Oct 6 '17 at 21:09
  • It's using groupby to create groups with characters not similar, using side effect in the key to add or remove from set, and use max to compute max string. Same principle as my solution but one-liner & comprehensions. Really nice. Oct 6 '17 at 21:13
  • I admit I had to google the question to see if it wasn't plagiarism because 1) it's very good 2) I don't know that user whereas I'm here like a lot and 3) no explanation. Didn't find that anywhere else. Please explain more, you'll get more upvotes. Oct 6 '17 at 21:15
  • @Jean-FrançoisFabre explanation coming, I was bored at work. I would admit plagiarism but I can claim this one as my own, borrowing heavily from things I seen of course. Oct 6 '17 at 21:16
2

Not sure what is wrong in your attempt, but it's complex and in:

    for str in substr:
        print ("c: ",c," - str: ",str,"\n")
        if c in str:
            resultSet.append(str)
            substr.remove(str)

you're removing elements from a list while iterating on it: don't do that, it gives unexpected results.

Anyway, my solution, not sure it's intuitive, but it's probably simpler & shorter:

  • slice the string with an increasing index
  • for each slice, create a set and store letters until you reach the end of the string or a letter is already in the set. Your index is the max length
  • compute the max of this length for every iteration & store the corresponding string

Code:

def findLongest(s):
    maxlen = 0
    longest = ""
    for i in range(0,len(s)):
        subs = s[i:]
        chars = set()
        for j,c in enumerate(subs):
            if c in chars:
                break
            else:
                chars.add(c)
        else:
            # add 1 when end of string is reached (no break)
            # handles the case where the longest string is at the end
            j+=1
        if j>maxlen:
            maxlen=j
            longest=s[i:i+j]
    return longest

print(findLongest("pwwkewambb"))

result:

kewamb
4
  • Good answer, but the case "bbbb" doesn't produce the expected "b"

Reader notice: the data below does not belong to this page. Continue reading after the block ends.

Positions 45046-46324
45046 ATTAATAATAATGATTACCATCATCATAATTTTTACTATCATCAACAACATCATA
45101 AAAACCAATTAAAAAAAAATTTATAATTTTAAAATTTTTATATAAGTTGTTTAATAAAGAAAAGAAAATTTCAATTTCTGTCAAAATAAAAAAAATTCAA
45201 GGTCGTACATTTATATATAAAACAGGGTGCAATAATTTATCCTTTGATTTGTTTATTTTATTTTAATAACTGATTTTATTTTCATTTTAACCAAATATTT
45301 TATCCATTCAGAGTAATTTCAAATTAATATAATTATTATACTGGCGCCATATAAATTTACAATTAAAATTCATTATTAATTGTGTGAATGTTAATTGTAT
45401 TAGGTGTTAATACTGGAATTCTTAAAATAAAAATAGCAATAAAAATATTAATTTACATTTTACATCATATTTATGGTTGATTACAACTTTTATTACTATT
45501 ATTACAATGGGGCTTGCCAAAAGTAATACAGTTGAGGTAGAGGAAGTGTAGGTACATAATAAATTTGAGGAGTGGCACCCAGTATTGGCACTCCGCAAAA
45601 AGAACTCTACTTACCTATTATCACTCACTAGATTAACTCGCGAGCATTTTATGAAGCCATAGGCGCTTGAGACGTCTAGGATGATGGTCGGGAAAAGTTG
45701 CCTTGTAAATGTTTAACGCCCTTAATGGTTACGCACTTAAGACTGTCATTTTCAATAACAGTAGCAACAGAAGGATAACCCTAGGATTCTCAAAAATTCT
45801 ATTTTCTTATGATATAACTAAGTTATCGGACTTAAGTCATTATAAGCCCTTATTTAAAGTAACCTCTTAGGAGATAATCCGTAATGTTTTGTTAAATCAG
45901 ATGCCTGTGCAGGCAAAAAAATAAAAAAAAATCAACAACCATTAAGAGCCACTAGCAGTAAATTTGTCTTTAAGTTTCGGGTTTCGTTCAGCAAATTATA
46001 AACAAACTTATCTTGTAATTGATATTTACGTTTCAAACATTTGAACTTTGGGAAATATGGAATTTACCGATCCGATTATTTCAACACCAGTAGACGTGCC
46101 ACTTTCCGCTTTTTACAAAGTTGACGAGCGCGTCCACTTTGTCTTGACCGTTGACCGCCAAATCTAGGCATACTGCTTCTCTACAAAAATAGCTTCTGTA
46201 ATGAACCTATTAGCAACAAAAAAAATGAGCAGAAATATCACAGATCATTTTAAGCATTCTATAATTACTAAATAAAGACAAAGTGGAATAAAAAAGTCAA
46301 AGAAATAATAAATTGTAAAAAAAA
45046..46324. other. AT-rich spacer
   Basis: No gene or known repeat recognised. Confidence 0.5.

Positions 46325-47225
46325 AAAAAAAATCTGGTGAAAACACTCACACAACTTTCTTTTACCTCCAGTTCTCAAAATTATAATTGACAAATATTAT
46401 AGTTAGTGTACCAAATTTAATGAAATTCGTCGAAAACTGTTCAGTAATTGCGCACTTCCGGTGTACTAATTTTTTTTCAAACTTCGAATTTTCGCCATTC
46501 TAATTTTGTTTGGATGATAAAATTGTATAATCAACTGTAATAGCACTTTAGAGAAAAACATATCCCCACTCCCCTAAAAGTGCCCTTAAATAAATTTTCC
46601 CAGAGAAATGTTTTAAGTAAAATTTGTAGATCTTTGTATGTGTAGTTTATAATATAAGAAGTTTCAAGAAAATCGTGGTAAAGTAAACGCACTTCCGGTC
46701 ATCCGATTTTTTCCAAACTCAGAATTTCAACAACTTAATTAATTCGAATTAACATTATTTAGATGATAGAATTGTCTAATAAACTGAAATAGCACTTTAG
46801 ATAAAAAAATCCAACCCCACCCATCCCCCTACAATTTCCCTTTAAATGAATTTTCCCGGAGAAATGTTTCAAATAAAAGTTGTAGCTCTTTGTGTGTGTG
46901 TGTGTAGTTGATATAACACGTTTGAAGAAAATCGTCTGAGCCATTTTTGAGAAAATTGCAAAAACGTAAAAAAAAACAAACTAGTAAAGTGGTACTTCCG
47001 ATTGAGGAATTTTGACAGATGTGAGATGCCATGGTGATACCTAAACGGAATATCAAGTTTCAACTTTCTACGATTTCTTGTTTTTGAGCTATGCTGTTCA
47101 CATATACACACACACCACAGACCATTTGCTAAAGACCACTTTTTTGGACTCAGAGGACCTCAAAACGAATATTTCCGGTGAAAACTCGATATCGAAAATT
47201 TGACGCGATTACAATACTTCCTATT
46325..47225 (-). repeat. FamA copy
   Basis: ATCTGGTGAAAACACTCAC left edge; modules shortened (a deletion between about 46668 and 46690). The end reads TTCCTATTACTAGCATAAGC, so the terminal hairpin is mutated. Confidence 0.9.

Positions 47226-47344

– dgBP
    Oct 6 '17 at 21:07
  • yes, fixed (edge cases / index values to tune): now it works. Oct 6 '17 at 21:11
  • I just realised this has a "for else" which I don't remember ever coming across. Learnt something else new.
    – dgBP
    Oct 6 '17 at 21:16
  • that's a nice feature to avoid the use of a cumbersome flag. Oct 6 '17 at 21:16
1

Depends on your definition of repeated characters: if you mean consecutive, then the approved solution is slick, but not of characters appearing more than once (e.g.: pwwkewabmb -> 'kewabmb' ).

Here's what I came up with (Python 2):

def longest(word):
    begin = 0
    end = 0
    longest = (0,0)
    for i in xrange(len(word)):
        try:
            j = word.index(word[i],begin,end)
            # longest?
            if end-begin >= longest[1]-longest[0]:
                longest = (begin,end)
            begin = j+1
            if begin==end:
                end += 1
        except:
            end = i+1
    end=i+1
    if end-begin >= longest[1]-longest[0]:
        longest = (begin,end)
    return word[slice(*longest)]

Thus

>>> print longest('pwwkewabmb')
kewabm
>>> print longest('pwwkewambb')
kewamb
>>> print longest('bbbb')
b
1

My 2-cents:

from collections import Counter

def longest_unique_substr(s: str) -> str:

    # get all substr-ings from s, starting with the longest one
    for substr_len in range(len(s), 0, -1):
        for substr_start_index in range(0, len(s) - substr_len + 1):
            substr = s[substr_start_index : substr_start_index + substr_len]

            # check if all substr characters are unique
            c = Counter(substr)
            if all(v == 1 for v in c.values()):
                return substr

    # ensure empty string input returns ""
    return ""

Run:

In : longest_unique_substr('pwwkewambb')
Out: 'kewamb'
0
0
s=input()
ma=0
n=len(s)
l=[]
a=[]
d={}
st=0;i=0
while i<n:
    if s[i] not in d:
        d[s[i]]=i
        l.append(s[i])
    else:
        t=d[s[i]]
        d[s[i]]=i
        s=s[t+1:]
        d={}
        n=len(s)
        if len(l)>=3:
            a.append(l)
            ma=max(ma,len(l))
        l=[];i=-1
    i=i+1
if len(l)!=0 and len(l)>=3:
    a.append(l)
    ma=max(ma,len(l))
if len(a)==0:
    print("-1")
else:
    for i in a:
        if len(i)==ma:
            for j in i:
                print(j,end="")
            break
1
  • 2
    Can you provide an example of inputs and outputs so that the efficacy of your code can be assessed.
    – NaN
    Apr 23 '20 at 3:28